Fig. 4

Assessment of morphology in human erythrocytes treated without (A) or with (B) 0.2%v/v crude venom isolated from P. noctiluca nematocysts for 100 minutes by Giemsa staining. Bar = 20µm. Arrows indicate erythrocytes with altered shape compared to the control (untreated) erythrocytes.

Fig. 4

Assessment of morphology in human erythrocytes treated without (A) or with (B) 0.2%v/v crude venom isolated from P. noctiluca nematocysts for 100 minutes by Giemsa staining. Bar = 20µm. Arrows indicate erythrocytes with altered shape compared to the control (untreated) erythrocytes.

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Statistics

Data are expressed as mean values ± SEM. Statistical analyses were performed using paired Student's t test or a one-way ANOVA where appropriate. p<0.05 was considered statistically significant.

P. noctiluca crude venom inhibits sulphate uptake in human red blood cells

A time course of SO42- uptake (as a measure for the level of anion transport) in human erythrocytes treated with or without different concentrations of crude venom (0.05, 0.1 and 0.2v/v), the sulfhydryl alkylating agent NEM (2 mM) or the Band 3 inhibitor DIDS (5 µM) is shown in Fig. 1, and the rate constants for SO42- uptake are shown in Table 1. 5 µM DIDS was chosen to ensure total inhibition of the Band 3 protein [27,28]. NEM induces cell shrinkage and alterations in the redox state, as well as increases the phosphorylation of Band 3 at tyrosine residues [29]. All treatments significantly reduced the rate of SO42- uptake (p<0.05) compared to controls. In addition, erythrocytes treated with NEM, DIDS, 0.1% and 0.2% venom exhibited similar degrees of saturation. None of the treatments induced hemolysis in human erythrocytes, as assessed by the Trypan blue exclusion test (data not shown).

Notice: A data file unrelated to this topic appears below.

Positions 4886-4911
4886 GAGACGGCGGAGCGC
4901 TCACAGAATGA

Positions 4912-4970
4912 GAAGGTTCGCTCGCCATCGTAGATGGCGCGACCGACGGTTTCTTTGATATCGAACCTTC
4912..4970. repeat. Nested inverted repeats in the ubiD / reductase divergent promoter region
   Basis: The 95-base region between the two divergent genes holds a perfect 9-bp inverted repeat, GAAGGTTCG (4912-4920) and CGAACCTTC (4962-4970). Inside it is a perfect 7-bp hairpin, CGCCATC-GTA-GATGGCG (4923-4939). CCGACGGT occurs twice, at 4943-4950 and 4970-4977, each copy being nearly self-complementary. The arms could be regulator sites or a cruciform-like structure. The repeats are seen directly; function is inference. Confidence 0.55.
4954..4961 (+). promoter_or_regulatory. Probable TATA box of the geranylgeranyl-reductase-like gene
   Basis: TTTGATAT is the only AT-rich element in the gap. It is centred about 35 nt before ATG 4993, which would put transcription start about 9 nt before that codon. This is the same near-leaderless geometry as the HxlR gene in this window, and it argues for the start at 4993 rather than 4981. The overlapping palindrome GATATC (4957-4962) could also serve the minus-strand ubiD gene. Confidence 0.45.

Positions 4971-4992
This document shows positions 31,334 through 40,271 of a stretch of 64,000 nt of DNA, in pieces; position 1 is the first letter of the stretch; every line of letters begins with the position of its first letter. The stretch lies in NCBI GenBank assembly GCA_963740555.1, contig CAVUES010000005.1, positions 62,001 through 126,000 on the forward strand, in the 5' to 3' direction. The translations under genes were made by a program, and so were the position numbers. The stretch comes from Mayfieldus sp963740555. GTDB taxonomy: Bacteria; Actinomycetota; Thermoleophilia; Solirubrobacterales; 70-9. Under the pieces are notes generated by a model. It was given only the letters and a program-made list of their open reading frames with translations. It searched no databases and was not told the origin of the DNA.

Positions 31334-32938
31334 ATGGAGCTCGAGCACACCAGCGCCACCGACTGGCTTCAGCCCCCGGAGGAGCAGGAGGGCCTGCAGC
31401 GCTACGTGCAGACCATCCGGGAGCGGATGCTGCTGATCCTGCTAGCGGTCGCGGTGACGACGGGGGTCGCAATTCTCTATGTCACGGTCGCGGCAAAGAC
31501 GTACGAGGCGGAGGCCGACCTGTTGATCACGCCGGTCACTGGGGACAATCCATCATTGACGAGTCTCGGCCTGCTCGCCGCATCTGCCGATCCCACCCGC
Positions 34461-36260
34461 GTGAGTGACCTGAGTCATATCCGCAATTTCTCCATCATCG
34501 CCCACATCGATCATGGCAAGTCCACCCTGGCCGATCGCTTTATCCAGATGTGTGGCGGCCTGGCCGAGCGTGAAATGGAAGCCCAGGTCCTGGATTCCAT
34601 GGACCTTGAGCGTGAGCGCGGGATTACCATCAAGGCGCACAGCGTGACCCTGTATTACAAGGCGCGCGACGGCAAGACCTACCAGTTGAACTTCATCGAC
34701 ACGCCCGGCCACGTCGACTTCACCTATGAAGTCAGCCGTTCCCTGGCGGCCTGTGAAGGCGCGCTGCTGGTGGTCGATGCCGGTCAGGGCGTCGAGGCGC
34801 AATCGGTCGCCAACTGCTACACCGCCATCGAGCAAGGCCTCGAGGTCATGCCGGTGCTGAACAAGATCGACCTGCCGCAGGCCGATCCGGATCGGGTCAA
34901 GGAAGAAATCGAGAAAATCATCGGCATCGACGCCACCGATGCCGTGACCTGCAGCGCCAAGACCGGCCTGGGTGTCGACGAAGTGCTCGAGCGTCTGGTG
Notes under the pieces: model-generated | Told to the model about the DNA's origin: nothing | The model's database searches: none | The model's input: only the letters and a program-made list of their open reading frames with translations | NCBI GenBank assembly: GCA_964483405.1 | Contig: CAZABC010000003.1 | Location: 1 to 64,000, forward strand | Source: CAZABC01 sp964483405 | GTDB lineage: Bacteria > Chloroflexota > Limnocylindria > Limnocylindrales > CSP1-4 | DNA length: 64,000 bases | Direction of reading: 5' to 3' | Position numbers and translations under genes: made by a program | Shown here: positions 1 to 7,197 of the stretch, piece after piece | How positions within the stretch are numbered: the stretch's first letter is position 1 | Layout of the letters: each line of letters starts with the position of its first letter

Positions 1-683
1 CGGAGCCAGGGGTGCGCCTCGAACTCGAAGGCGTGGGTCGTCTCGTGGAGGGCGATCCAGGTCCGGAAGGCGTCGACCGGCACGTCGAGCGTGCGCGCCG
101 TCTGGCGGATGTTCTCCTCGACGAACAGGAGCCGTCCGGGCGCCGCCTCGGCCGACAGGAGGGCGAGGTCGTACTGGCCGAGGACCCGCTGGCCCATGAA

Table 1

Rate constants x (min-1) of SO42- uptake in human erythrocytes in the absence (control) or presence of 0.05, 0.1, 0.2 % v/v crude venom isolated from P. noctiluca nematocysts, NEM (2 mM), or DIDS (5 µM). Data are presented as means ± SEM of at least 5 experiments where *p < 0.05 versus control (untreated) erythrocytes, as determined by one way ANOVA followed by Dunett's post hoc test

Rate constants x (min-1) of SO42- uptake in human erythrocytes in the absence (control) or presence of 0.05, 0.1, 0.2 % v/v crude venom isolated from P. noctiluca nematocysts, NEM (2 mM), or DIDS (5 µM). Data are presented as means ± SEM of at least 5 experiments where *p < 0.05 versus control (untreated) erythrocytes, as determined by one way ANOVA followed by Dunett's post hoc test